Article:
(APA, 2013,  2015; Barnhill, 2020; Thakur et al., 2016)

 

References

American Psychiatric Association (2013). Diagnostic and Statistical Manual of Mental Disorders (5th ed.).

Arlington, VA: American Psychiatric Association.

American Psychiatric Association (2015). Understanding Mental Disorders: Your Guide to The DSM-5.

Washington, DC.

Barnhill, J. W. (2020). Overview of Trauma- and Stressor-Related Disorders. MSD Manual. 

Thakur, A., Creedon, J., & Zeanah, C. H. (2016). Trauma- and Stressor-Related Disorders Among Children and Adolescents. Focus (American Psychiatric Publishing), 14(1), 34–45. 

Behaviour Help

If you are supporting an individual with this diagnosis, please refer to our services and resources. They aim to help children, adolescents and adults achieve better communication, social, emotional, behavioural and learning outcomes. So whether you are wanting guidance on parenting, teaching, supporting or providing therapy, Behaviour Help is at hand.

Note: This is not an exhaustive list of all the possible causes, symptoms and types but some general information that can be further explored. Based on what you have read if you have any concerns about an individual, please raise them with the individual/s. The caregiver can then raise these concerns with their local doctor who can provide a referral to the relevant professional (e.g. paediatrician, psychologist, psychiatrist, allied health professional and learning specialists) for diagnosis and treatment if appropriate.

Which resources are right for you?

Apps

Based on the Taking CHARGE of Rainbow of Emotions Workbook this app helps children of all ages develop emotional regulation skills. The app guides the child to firstly, identify and express their emotion in appropriate ways. Then the child is guided to use emotional management tool/s from the CHARGE tool kit to manage their emotions in a healthy way.

The acronym CHARGE stands for the different categories of emotional management tools – Chat tools, Helpful thinking tools, Amusement tools, Relaxation tools, Good routine tools and Exercise tools.

Behaviour Help App - Using the evidence-based approach of Positive Behaviour Support (PBS), the Behaviour Help web-based app allows people supporting individuals with emotional and behavioural difficulties to complete a Functional Behaviour Analysis and put together a comprehensive Behaviour Support Plan (BSP). The BSP can then be used by everyone interacting with the individual to manage and prevent challenging behaviours and ultimately improve their lives, and the lives of those who support them.

Books

If you want to learn more about emotional and behavioural difficulties then we have a great range of books you can read on your Kindle or order from Amazon.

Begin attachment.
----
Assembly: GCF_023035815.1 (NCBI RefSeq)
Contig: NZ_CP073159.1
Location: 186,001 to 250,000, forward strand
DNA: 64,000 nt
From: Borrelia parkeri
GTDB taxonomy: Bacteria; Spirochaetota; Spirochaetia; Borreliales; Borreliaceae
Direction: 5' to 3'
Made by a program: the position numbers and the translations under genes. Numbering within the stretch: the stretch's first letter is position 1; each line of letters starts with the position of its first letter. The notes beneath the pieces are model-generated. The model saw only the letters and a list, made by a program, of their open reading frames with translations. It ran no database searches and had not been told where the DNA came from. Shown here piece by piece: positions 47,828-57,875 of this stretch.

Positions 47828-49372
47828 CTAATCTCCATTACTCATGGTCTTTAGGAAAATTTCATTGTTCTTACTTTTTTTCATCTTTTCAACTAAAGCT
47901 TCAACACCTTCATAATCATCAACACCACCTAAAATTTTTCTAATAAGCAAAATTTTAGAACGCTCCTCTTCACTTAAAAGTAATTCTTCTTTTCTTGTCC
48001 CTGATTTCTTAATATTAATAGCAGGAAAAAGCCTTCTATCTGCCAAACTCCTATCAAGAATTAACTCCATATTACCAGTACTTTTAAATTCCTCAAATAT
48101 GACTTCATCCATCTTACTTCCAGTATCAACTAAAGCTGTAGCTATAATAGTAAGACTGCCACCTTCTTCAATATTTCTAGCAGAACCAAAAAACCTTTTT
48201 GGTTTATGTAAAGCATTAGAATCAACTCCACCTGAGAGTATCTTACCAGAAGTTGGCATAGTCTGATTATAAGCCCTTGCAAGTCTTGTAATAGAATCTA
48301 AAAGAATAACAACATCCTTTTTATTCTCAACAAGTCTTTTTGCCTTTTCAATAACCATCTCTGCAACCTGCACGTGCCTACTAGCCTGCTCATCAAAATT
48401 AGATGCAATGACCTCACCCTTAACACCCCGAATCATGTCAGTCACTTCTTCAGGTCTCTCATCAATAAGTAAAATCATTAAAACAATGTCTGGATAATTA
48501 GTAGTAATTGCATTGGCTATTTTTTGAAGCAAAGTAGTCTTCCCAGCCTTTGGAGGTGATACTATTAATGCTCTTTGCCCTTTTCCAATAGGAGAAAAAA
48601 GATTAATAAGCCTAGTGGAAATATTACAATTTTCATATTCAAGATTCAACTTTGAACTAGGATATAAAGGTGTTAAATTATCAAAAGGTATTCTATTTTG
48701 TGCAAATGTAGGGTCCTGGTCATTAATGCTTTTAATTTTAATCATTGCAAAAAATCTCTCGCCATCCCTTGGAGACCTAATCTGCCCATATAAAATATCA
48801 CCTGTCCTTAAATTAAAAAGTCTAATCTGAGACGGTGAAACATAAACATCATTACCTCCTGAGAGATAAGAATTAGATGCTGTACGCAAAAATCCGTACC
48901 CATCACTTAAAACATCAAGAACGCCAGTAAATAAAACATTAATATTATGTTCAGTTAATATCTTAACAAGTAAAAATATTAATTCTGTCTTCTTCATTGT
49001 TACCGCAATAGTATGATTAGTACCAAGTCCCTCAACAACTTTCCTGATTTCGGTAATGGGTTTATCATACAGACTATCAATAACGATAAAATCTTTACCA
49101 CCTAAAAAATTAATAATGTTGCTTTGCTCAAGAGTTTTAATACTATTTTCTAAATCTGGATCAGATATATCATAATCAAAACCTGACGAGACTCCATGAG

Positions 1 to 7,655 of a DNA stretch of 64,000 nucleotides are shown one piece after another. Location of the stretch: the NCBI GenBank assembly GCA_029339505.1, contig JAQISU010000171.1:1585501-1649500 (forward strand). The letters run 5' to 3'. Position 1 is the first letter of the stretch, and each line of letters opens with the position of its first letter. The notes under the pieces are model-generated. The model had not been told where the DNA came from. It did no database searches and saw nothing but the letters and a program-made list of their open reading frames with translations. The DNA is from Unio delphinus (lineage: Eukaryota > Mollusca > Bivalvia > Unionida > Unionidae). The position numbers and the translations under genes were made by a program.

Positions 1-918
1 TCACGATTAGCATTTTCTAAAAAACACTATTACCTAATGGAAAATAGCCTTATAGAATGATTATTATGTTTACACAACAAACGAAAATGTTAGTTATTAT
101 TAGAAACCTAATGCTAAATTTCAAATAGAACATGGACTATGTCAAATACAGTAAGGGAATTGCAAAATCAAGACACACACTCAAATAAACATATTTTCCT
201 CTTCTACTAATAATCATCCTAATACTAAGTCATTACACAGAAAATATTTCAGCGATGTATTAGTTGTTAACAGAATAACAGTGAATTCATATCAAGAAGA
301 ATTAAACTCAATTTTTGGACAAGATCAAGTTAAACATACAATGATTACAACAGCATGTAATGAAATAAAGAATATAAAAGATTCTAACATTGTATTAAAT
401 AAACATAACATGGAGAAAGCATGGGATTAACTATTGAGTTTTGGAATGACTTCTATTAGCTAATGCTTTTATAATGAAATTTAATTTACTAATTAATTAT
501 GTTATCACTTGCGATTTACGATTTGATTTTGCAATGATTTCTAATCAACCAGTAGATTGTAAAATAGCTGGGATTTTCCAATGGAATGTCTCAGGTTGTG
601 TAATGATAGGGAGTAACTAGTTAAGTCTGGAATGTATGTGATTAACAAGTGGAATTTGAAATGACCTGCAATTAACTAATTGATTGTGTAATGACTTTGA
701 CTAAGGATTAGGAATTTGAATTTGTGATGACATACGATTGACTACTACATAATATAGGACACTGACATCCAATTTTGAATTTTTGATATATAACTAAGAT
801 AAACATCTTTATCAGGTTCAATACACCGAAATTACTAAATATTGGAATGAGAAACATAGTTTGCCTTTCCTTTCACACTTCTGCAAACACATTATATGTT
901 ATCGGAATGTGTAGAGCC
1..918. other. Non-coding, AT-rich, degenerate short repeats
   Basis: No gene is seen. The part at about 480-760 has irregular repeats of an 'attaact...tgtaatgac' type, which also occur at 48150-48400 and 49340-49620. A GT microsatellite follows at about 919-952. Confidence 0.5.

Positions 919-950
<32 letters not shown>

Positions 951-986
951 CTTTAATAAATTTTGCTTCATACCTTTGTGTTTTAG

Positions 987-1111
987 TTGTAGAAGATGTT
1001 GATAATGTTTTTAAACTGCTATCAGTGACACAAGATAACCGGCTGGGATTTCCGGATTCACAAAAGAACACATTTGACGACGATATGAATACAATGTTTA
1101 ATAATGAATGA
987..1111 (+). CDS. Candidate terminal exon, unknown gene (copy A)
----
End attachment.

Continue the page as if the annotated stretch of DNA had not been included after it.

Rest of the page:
Coaching

Personalised and practical one to one help tailored specifically to your family.

Online Courses

Access these online courses anytime online to learn about a range of diagnoses, practical skills and strategies to help develop the individual’s emotional regulation skills. Also learn to utilise the positive behaviour support framework to address anxiety, aggression, ADHD, ASD and ODD.

SEL Educational Videos

Minimise or eliminate the occurrence of challenging behaviours by teaching children of all ages appropriate ways of communicating, interacting, managing their emotions and behaviours.

The SEL curriculum uses video modelling to provide direct, explicit and systematic teaching of the various skills by discussing the importance of the skill, modelling the skill so the child learns what the skill looks like? sounds like? feels like? and learn the skill in staged situations that simulate real life scenarios.

Therapy

Personalised and practical behaviour therapy tailored specifically to your family.

Webinars

Webinars discuss a range of practical strategies to guide your child learn positive ways of behaving and managing their emotions.

Workshops

Attend our practical and interactive workshops to learn about a range of diagnoses, practical skills and strategies to help develop the individual’s emotions, behaviours, social and communication skills in your learning environment.

Ask Dolly

Since you’re here, you probably have questions and concerns. I am Dolly Bhargava, am here to help. I am a NDIS registered behaviour support practitioner and speech pathologist.

I have worked in a number of settings for over 21 years so, how can I help?

Please tell me what is worrying you right now and I will do my best to recommend resources and/or services that will be most useful to you in your situation.